Live Nation’s cunning plan to save their skins? Cut artist fees
Your favourite band may be in for a pay-cut. The world’s biggest live music company Live Nation has announced that it hopes to reduce losses by cutting upfront fees to bands. Company big cheese Michael Rapino told investors that he …
Your favourite band may be in for a pay-cut.
Company big cheese Michael Rapino told investors that he believes “the big, upfront paydays of the past are over” and all involved are going to have to mend their ways.
Rapino’s rethink comes at the end of a well-documented tough summer Stateside for the live music sector.
“Going into 2010, we didn’t expect the consumer pull back that happened,” Rapino said about slow ticket sales. “We all thought that the theory that concerts are recession proof is true.”
Live Nation’s plan basically involves paying less money to the talent. “Have we started by saying we’re not going to pay you that much because we don’t feel we can sell enough tickets at that amount?”, said Rapino about negotiations with artist reps. “And is that leading to us getting some push back? Yes. But, are we getting closer to the deals we want? Yes.”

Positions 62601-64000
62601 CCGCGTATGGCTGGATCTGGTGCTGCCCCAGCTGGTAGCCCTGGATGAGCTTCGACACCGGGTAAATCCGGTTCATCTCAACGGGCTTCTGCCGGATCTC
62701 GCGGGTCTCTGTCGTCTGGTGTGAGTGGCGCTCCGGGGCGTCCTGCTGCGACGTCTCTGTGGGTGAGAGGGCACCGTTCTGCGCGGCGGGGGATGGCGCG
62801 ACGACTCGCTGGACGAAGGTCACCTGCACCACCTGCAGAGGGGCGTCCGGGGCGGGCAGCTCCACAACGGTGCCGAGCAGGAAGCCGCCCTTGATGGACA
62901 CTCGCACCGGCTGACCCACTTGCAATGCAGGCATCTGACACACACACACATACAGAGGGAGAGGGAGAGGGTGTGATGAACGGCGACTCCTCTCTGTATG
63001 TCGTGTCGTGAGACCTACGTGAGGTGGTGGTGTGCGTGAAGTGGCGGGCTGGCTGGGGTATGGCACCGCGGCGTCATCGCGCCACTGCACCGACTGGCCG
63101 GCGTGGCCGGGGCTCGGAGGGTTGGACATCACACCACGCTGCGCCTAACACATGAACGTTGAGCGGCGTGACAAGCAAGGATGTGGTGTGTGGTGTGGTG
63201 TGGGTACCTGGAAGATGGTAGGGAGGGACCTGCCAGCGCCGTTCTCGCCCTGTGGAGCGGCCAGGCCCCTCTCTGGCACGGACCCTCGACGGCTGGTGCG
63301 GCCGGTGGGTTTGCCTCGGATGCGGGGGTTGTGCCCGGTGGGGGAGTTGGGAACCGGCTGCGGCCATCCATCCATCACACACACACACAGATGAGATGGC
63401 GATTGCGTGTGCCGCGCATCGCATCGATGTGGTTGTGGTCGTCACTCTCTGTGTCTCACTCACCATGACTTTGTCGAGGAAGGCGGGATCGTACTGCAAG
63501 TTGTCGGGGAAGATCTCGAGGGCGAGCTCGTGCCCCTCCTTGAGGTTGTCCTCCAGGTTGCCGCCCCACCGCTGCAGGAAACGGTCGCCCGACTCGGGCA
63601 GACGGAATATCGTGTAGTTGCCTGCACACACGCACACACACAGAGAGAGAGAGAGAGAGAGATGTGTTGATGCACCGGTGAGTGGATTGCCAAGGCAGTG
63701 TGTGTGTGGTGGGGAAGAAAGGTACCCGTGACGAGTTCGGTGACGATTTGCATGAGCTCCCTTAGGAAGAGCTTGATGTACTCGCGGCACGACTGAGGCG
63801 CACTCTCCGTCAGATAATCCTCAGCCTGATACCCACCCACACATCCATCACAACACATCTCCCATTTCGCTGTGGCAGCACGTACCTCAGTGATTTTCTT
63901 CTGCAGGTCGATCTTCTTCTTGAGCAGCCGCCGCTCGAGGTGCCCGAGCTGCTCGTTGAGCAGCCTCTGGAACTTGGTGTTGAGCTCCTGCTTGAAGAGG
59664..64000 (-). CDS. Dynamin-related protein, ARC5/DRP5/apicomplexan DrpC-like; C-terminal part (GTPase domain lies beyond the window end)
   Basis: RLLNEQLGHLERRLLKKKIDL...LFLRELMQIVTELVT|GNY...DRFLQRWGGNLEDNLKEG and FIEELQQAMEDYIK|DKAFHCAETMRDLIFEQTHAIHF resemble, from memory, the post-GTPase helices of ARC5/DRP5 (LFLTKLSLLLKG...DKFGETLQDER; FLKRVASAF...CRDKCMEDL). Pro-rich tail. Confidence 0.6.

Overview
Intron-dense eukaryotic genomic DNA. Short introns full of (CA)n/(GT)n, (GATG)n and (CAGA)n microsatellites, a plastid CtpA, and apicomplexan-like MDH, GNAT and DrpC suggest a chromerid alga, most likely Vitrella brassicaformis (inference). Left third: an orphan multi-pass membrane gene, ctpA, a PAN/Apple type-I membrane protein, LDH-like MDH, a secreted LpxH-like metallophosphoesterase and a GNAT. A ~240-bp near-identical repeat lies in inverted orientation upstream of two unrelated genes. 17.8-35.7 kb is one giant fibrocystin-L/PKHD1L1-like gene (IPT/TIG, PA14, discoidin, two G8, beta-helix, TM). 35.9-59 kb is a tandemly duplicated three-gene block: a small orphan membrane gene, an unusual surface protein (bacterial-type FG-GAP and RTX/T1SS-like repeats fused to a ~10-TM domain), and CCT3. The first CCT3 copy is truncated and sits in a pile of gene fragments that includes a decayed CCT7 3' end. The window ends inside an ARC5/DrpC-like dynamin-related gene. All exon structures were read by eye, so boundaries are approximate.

It remains to be seen, though, if artists will suck it up. After all, many believed live fees would compenstate for the huge shortfall in income from traditional sources like record sales. That theory, though, has turned out to be as reliable as the notion of recession-proof concerts.
It will be interesting to see if Live Nation’s rivals AEG will use this opportunity to grab some acts by wooing them with wads of cash or if they will allow the competition to do the heavy lifting with regards to advances.
But it will be far more interesting to see if reduced fees will lead to lower ticket prices. Now, that might be something worth applauding.